If it is made of carrots it is good for you, I’m not open to hearing otherwise. We came for kettle-corn and left with a stroller full of baked goods somehow. Stranger than that, I had change from a $10 bill. The Piney Orchard Farmer’s Market. We finally made it.
Earlier in the morning I was called to show several rental properties in my neighborhood (you know that I cannot say ‘no’ to that). This particular appointment included 3 first floor condos and thank goodness for that. I was a true #mompreneur with BOTH kiddos in tow. I thought I would treat them to an afternoon adventure once we wrapped up.
Rentals are an underrated opportunity to grow as an agent so I gladly take them on. You get experience showing houses to clients and master having conversations where at some point an objection to navigate will arise. Rentals have the reputation of being more difficult than a sale, but like I always say, we are not selling houses –collaborate for success! Managing expectations for the client is huge, but also with yourself: I’ve learned that as a rookie agent spinning my wheels being totally reactive instead of proactive. With one of my very first leads I eagerly showed the family 33 properties. THIRTY. THREE. They were not the easiest people to work for, but a series of conversations should have happened that didn’t. We wasted loads of time because the expectation was not set and we ultimately parted ways. I got a huge tax write-off for those miles and a lot of life lessons.
Furthermore, rental transactions can be somewhat rewarding: I’ve enjoyed the experience when a rental client genuinely thanks me as I was the only one to return his/her calls. It also doesn’t bother me when it’s my name they remember the following year when they are ready to buy (!).
The market is small in size but not small in exuberance. Talk about pride of ownership, and talk about local, I had a smile ear-to-ear. ‘E & A Baked Goods’ held my attention for a solid 30 minutes chatting away. The representative that was there went into great depth of each and every step involved in making her lemon cookie. Sounds pretty boring, right? But she could have been talking about rocket science, I was right there with her, waiting with bated breath for what was to come next: how was she going to zest the lemon? ah! It was her vibrancy that was captivating.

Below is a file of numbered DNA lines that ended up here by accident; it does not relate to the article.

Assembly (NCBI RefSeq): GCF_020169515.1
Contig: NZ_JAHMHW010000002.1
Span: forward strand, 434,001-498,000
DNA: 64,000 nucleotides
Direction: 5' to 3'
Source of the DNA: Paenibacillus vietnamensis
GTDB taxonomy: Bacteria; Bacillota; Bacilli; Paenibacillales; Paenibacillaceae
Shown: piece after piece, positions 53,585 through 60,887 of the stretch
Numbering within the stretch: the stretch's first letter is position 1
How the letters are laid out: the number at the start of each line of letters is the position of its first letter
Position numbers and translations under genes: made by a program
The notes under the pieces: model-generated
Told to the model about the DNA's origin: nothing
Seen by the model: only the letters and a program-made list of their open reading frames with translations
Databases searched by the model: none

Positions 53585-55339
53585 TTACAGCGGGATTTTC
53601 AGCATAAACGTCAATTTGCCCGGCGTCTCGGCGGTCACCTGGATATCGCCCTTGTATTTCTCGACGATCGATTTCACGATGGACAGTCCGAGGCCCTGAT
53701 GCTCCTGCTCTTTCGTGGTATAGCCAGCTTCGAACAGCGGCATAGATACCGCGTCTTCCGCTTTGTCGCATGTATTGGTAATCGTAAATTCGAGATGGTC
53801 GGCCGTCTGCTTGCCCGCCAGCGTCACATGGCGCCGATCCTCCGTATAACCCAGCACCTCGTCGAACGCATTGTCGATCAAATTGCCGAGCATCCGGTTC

I learned that she operates as a cottage bakery, straight from her personal kitchen. She is retired and simply wants to share her art face-to-face with her clients. All the while I was lulled into this conversation I was most impressed with my daughter Vivian. She appeared to be standing politely and QUIETLY still…she had been given a bag full of heart-shaped butter cookies. This baker might not have a website, but she sure knows how to market.
Now to the real story: the food. The muffin was moist, flavorful and had pecans and raisins (There are two types of people in the world: raisin-phile or raisin-phobia, pick a side). Carrot cake has always been one of my most favorite things to eat, but of course it cannot be a weekly occurrence. The muffin shape, sans cream cheese frosting, made it more casual and less guilty for me. After we parted ways with the baked goods vendor we were drawn to the brightly colored tomatoes. We met a gentleman from Deep Cove farm in Churchton who told me exactly how to make lima beans (I don’t remember the directions, not quite as riveting as the cookie for me). There was fresh honey and corn, the colors were splendid. We never got that popcorn, but I am so glad we went.
You’re craving a carrot muffin now, aren’t you? Here is how you can find them!
That little farmers market always hits the spot. The reps are so friendly. I may be guilty of visiting more than I can count last year.